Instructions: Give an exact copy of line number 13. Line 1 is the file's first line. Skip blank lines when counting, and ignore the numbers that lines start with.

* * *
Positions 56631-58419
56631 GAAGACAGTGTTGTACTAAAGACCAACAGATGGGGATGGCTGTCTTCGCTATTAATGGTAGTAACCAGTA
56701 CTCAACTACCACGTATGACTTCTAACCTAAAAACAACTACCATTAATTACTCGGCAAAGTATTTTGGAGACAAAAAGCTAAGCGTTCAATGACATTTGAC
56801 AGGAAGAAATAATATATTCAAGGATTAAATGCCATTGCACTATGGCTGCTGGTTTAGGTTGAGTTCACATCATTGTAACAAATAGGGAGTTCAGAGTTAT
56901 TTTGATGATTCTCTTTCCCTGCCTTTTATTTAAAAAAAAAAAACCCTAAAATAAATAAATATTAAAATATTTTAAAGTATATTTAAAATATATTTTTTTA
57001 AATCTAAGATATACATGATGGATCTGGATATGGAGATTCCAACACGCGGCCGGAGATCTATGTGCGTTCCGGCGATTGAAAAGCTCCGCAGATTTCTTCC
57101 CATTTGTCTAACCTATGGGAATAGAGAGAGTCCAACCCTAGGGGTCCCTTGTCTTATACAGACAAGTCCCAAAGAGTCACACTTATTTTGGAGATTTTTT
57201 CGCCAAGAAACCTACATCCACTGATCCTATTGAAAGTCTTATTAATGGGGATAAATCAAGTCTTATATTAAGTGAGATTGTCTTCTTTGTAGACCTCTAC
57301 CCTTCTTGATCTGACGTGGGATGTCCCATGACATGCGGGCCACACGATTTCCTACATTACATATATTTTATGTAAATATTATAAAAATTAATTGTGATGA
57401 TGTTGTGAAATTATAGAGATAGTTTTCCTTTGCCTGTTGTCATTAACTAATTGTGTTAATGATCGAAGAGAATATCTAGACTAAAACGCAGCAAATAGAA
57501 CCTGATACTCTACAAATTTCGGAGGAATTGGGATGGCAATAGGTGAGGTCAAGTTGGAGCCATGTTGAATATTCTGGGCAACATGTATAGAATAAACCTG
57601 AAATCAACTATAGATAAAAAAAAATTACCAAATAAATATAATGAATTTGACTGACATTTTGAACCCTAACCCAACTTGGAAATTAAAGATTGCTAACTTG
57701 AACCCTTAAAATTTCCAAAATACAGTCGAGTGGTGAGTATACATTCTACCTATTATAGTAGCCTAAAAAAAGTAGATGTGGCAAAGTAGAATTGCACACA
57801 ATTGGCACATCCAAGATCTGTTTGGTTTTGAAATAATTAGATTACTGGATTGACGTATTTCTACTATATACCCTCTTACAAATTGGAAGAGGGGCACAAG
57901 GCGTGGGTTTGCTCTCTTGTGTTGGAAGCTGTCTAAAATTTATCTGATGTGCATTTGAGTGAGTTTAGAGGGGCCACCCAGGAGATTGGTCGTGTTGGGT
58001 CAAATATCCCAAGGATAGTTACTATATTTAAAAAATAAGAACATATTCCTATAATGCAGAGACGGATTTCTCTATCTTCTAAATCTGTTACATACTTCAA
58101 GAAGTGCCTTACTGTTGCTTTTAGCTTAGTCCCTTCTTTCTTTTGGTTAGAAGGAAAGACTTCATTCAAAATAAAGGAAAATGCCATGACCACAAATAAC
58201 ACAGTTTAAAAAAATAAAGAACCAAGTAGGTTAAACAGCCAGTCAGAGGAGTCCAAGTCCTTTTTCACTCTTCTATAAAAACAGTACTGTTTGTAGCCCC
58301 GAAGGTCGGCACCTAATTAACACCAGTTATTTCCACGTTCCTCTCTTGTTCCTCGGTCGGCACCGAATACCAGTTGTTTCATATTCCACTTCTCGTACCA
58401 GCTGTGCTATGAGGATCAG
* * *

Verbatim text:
57701 AACCCTTAAAATTTCCAAAATACAGTCGAGTGGTGAGTATACATTCTACCTATTATAGTAGCCTAAAAAAAGTAGATGTGGCAAAGTAGAATTGCACACA